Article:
But at the same time, there are the unmistakable clues that this is merely a shell of the Big T that we knew and loved. It’s closed, and it’s not opening ever again. The chairs are stacked on the tables; but more ominously, parts of the counter and electrical wiring have been disassembled. And most of all, there’s a distinct sense of emptiness in the restaurant which was heretofore unimaginable in this warm and vibrant place.

Not to compare the Big T’s demise to the worst maritime tragedy of the 20th century, of course; but something about this scene just feels eerily like exploring the underwater wreckage of the greatest “Big T” of all—the Titanic, which sank a century ago this year, coincidentally.

But then again, nobody ever raved about the roast beef sandwiches on the Titanic, to my knowledge. And I wouldn’t be at all surprised if people are still talking about this wonderful place a hundred years from now, as well.


Photo: sally henny penny (Flickr)

Photo: sally henny penny (Flickr)

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Main Street Festival #1

On the Saturday of every Mother’s Day weekend in May since 1981, Laurel has hosted its annual Main Street Festival. The entire length between Rt. 1 and 7th Street is closed to traffic as pedestrians literally fill Main Street—sampling foods from local vendors, listening to music, entering raffles, and just generally having the proverbial grand old time. Now into its 31st year, the event has grown to attract between 75,000 and 100,000 visitors annually.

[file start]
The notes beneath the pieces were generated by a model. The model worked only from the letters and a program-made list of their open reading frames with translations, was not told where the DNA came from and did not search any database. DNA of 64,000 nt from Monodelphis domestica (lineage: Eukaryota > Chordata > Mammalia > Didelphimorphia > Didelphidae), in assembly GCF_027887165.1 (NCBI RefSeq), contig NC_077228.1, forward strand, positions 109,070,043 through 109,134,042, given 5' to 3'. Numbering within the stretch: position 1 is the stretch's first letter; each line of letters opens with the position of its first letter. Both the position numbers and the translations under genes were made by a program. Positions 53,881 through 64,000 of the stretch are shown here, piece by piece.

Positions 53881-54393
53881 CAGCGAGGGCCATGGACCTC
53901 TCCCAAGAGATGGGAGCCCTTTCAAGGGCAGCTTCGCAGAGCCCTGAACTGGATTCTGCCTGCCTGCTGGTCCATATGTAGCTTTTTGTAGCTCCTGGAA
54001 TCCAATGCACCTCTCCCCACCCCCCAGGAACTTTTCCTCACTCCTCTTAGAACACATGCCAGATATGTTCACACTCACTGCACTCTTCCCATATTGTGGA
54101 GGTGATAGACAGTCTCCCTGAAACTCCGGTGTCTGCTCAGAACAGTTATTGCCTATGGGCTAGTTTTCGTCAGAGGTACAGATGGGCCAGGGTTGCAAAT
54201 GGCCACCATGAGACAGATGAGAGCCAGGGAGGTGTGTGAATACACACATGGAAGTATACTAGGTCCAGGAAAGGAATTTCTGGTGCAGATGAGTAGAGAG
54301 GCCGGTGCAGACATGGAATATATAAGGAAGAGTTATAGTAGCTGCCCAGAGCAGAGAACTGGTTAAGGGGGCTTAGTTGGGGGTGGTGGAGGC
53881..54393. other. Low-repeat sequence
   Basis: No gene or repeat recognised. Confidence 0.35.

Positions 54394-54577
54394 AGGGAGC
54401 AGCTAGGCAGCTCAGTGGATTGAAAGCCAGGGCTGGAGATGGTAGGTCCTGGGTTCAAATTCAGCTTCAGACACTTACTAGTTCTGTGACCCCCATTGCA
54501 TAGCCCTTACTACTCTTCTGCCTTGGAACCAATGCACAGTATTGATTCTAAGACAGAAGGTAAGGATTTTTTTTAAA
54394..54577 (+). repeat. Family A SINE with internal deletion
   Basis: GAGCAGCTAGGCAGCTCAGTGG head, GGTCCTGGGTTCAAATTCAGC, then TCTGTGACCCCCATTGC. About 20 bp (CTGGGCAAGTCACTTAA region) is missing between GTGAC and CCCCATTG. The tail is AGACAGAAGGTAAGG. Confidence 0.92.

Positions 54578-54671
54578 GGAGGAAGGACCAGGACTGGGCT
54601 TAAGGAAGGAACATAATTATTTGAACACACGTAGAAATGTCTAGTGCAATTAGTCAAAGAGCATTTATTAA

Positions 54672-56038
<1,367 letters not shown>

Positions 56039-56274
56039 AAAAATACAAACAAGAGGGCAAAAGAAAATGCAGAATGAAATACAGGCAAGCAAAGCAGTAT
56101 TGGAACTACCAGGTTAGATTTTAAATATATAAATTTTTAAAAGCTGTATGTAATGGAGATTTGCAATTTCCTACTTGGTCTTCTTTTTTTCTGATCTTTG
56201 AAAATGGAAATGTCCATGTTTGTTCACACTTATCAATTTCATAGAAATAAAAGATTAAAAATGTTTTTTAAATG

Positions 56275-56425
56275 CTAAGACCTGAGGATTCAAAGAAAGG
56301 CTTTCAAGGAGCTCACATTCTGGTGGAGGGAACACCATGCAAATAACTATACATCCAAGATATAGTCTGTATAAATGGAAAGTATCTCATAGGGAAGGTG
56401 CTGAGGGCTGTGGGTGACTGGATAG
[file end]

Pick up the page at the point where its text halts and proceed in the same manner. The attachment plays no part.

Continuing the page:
These photos, courtesy of retired Laurel volunteer firefighter John Floyd II, give a unique glimpse of the very first Main Street Festival—at a simpler time when a number of long-gone names graced the buildings that mostly still remain: Caswell’s Upholstery & Laurel Draperies, Macrame Plus, Laurel Business Machines, Dougherty’s Pharmacy, Barkman’s Florists, Antonio Gatto Custom Tailor, Laurel School of Classical Ballet, Pal Jack’s Pizza (closed in December 2010), Petrucci’s Dinner Theatre, Equitable Trust Bank, Laurel Printing Company, and Gayer’s Saddlery (now Outback Leather).

You can almost smell the funnel cakes…

Photos: John Floyd II
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Air Show: Laurel Shopping Center, 1975

Can you imagine an air show being performed at Laurel Shopping Center? It actually happened in 1975, and by the looks of these fantastic shots by John Floyd II, the show was a big success—both in crowd turnout and the perfect landing by the Firestone Precision Parachute Team.

The Giant Food sign—which is still in use today—does look a bit younger in this  photo, yet surreal beneath the overflying trio of red biplanes.

In the images below, we get a glimpse of The Hecht Co. (the original building and signage), Laurel Cinema, and Equitable Trust bank.

(Photos: John Floyd II)